A new initiative at Columbia University Mailman School of Public Health aims to further elevate the School’s data science game in partnership with Columbia’s Data Science Institute (DSI), a university-wide effort to support the gathering and interpreting of data for social good. Post-doctoral fellows are now eligible for the program that provides training in areas such as machine learning — a branch of artificial intelligence — and network science, which could be used to shed light on intricate systems like the human microbiome.
“Data science gives us new tools to analyze complex challenges like climate change that present multiple, overlapping threats to human health,” says Dr. Gary Miller, Columbia Mailman’s vice dean for research strategy and innovation, who laid the groundwork for the DSI partnership. “Every area of public health can benefit from these approaches.”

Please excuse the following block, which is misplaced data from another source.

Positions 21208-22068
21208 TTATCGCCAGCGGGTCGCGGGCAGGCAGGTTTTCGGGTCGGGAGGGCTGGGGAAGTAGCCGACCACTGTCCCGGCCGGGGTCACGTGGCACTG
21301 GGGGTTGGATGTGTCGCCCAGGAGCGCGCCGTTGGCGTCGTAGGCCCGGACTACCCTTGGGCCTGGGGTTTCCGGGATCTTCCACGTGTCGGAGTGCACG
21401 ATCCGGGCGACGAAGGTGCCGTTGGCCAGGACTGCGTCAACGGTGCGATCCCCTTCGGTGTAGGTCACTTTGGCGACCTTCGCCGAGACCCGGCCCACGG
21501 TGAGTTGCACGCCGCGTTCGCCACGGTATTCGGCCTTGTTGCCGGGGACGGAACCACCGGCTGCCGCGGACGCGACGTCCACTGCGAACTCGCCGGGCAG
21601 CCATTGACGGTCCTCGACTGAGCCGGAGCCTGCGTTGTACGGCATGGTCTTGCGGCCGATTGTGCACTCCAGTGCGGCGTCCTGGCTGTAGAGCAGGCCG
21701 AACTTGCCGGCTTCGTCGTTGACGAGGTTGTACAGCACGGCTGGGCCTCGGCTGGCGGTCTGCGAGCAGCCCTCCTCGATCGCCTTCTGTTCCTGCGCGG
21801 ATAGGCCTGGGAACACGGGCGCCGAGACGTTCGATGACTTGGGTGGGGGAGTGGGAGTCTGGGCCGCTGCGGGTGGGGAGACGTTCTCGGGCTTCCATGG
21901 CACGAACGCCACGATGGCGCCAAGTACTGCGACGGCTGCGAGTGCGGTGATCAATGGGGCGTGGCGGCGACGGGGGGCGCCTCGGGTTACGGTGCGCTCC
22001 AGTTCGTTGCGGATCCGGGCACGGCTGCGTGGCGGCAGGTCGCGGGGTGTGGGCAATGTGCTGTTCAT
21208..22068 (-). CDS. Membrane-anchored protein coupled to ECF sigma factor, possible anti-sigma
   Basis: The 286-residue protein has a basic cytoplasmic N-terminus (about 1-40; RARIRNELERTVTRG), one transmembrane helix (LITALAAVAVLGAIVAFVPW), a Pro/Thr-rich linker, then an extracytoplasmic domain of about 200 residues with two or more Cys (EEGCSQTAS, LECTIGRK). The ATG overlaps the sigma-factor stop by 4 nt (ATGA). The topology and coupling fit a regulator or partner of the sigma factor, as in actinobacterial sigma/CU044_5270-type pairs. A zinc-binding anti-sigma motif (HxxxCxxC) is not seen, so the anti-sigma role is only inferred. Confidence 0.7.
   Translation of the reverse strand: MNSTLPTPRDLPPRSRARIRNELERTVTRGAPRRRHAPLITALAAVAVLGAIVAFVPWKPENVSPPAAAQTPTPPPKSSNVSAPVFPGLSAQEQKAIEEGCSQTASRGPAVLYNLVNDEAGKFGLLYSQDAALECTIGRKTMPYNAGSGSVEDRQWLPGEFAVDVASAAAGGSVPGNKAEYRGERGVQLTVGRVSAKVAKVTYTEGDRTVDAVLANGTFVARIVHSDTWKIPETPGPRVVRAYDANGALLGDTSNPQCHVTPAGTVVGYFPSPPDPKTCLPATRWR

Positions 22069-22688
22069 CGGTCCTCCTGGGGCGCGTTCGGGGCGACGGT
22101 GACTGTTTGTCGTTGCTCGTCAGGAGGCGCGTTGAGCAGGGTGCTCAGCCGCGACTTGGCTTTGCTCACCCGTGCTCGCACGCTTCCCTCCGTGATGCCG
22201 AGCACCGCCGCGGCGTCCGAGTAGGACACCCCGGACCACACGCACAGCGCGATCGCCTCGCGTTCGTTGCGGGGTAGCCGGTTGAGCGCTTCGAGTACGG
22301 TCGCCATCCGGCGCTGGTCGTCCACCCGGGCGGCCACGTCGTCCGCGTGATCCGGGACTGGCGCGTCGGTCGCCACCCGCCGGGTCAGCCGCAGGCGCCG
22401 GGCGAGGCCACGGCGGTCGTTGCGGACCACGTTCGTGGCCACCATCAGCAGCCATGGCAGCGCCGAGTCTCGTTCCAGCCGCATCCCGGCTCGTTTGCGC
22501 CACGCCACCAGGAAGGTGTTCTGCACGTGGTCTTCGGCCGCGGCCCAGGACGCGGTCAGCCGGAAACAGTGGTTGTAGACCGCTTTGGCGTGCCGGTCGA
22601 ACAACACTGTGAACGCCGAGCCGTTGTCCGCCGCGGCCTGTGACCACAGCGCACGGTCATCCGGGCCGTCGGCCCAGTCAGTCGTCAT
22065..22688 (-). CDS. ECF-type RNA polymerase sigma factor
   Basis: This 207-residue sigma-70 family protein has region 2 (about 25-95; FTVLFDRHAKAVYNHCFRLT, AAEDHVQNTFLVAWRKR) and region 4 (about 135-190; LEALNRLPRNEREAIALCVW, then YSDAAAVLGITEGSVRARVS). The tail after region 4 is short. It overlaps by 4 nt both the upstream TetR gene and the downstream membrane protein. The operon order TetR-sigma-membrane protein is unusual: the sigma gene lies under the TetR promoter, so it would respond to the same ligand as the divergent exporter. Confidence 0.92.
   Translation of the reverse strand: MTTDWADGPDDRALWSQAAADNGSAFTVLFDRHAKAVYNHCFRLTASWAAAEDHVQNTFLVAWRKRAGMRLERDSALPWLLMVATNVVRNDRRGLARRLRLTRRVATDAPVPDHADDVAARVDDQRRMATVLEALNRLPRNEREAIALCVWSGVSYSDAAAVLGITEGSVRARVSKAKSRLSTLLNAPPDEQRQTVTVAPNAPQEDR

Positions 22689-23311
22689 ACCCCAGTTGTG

Before students learn how to “train” a computer model, fellows are steeped in how to use “data for good,” in the words of Dr. Jeanette M. Wing, Avanessians Director of the Data Science Institute and professor of computer science. The responsible use of analytical tools is ever more important when the computer model affects our health, says Dr. Miller, a professor of environmental health sciences. “We need to take care to uncover hidden biases that could exacerbate disparities [in health outcomes] if the system was modeled incorrectly.”
Research collaborations through the DSI are already underway. Elsewhere at Columbia Mailman, there are other signs of accelerating interest in data science. A two-semester course in data science is offered through biostatistics, and other departments have started similar classes. Dr. Miller expects trainings in advanced quantitative methods will soon be available schoolwide.Friday Letter Submission, Publish on October 04